First, we need to credit the drink's inventor, Tom Lindstedt, bar manager at Little Bird Bistro in Portland, OR. There are so many fantastic places to eat in Portland that it's almost impossible to justify returning to the same place twice, but we keep going back to Little Bird. So far, we have never had a single bite that wasn't totally satisfying and delicious (the cassoulet is wonderful!).

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Republic of Jam Cocktail Club

This past weekend we were invited to participate in the quarterly Cocktail Club at Republic of Jam. Being asked to contribute recipe ideas was an honor, and it was even more exciting to be there to answer questions and provide details about each drink. Citizens in attendance were genuinely enthusiastic about the whole process. Many had questions about everything from ice options to spirit suggestions. It was a joy to see so many people excited to participate.

Each of the recipes were made in large batches and poured over ice to make service fast and smooth. This was a smart choice given the sample size of each drink, but if you make some of these yourself, follow the directions. Some of these drinks are designed to be served up, in a stemmed cocktail glass (chill glasses in the freezer ahead of time and serve without ice). Good shaking

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Raspberry Shrub

The concept of balancing sweet with sour in cocktails has been around for a very long time. Most of us associate lemons and limes with the acid side of that formula, but there are more ways than citrus to add sour to beverages. One solution common in the culinary world is vinegar. Coupled with fruit and sugar, this is known as a gastrique, but in liquid culture we call it a shrub.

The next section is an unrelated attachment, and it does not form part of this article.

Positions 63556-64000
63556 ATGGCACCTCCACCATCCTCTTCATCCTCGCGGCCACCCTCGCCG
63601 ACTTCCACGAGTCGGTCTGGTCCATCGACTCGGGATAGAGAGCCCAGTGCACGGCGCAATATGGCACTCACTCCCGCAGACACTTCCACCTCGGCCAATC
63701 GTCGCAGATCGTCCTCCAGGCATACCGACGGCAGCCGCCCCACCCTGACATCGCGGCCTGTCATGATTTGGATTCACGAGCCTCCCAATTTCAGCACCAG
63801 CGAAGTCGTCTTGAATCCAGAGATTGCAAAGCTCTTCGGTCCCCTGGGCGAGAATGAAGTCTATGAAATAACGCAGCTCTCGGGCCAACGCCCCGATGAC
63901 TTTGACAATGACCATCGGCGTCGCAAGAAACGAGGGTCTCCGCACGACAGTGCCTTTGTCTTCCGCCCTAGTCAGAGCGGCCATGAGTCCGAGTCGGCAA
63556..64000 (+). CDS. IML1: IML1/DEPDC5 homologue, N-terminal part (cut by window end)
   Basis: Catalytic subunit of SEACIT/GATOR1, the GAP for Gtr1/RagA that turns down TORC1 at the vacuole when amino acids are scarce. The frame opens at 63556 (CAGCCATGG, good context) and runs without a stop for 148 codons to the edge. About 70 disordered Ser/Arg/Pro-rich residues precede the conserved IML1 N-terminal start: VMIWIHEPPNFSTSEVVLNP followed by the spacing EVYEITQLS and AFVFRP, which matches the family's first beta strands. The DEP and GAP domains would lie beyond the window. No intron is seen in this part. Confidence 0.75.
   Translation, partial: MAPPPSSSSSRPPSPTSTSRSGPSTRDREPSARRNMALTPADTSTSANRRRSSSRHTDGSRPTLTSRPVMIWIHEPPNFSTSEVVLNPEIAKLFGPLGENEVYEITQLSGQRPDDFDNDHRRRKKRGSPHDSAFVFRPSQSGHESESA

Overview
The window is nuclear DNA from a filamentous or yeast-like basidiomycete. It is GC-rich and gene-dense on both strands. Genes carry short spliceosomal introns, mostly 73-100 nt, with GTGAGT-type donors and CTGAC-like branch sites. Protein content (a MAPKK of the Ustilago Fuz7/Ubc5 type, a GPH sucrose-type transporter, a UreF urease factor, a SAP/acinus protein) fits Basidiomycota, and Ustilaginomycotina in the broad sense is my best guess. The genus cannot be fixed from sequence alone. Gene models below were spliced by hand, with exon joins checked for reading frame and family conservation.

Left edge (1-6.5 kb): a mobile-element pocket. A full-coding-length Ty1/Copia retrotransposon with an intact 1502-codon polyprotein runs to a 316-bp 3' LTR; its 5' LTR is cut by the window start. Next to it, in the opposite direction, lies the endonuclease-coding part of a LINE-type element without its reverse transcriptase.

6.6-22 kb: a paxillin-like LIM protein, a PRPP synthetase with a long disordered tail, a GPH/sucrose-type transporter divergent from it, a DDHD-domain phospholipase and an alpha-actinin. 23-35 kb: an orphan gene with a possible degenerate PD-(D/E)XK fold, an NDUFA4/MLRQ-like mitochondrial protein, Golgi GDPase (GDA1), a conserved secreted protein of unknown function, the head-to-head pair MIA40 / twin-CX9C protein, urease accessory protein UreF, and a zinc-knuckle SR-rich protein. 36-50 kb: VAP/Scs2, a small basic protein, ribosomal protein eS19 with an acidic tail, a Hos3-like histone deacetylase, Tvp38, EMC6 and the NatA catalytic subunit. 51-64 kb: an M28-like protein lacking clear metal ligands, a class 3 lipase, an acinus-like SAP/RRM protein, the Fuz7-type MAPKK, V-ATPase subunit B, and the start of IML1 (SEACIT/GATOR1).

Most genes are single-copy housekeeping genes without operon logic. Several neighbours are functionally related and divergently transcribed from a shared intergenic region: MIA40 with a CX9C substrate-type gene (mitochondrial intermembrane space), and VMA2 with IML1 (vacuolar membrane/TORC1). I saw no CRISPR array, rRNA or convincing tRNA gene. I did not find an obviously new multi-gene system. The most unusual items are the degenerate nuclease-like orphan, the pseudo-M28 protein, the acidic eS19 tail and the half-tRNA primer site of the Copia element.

Shrubs or drinking vinegars may not sound like a good idea to many people. We think this negativity probably comes from the idea that when a wine turns bad, it transforms into vinegar, and you don't want to be sipping bad wine! And yet, nobody has a problem using it to make salad dressing. The truth is, shrubs have been an important part of drinking history since the 15th century. And although the origins may be traced back

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Drink of the Week: Metropole

There's a certain level of comfort when it comes to the classics. There was no Tiki movement, no vodka, and folks knew what to expect from a cocktail. By today's standards, times were simpler then, although it's all relative. Still, we think there is virtue in exploring basic, spirit-driven recipes that have stood the test of time—and some that have become lost in it. The Metropole is one such drink.

Originally the house cocktail for the Metropole Hotel in New York City, this brandy based drink has survived since the late 1800s while the hotel where it was created is long gone. It's a common story shared by many classic cocktails, although in our opinion, too few of them contain brandy. It's a simple enough formula, but it has changed somewhat over the years.

Metropole 2 oz cognac 1 oz dry vermouth .5 teaspoon simple syrup 2 dashes Peychaud’s Bitters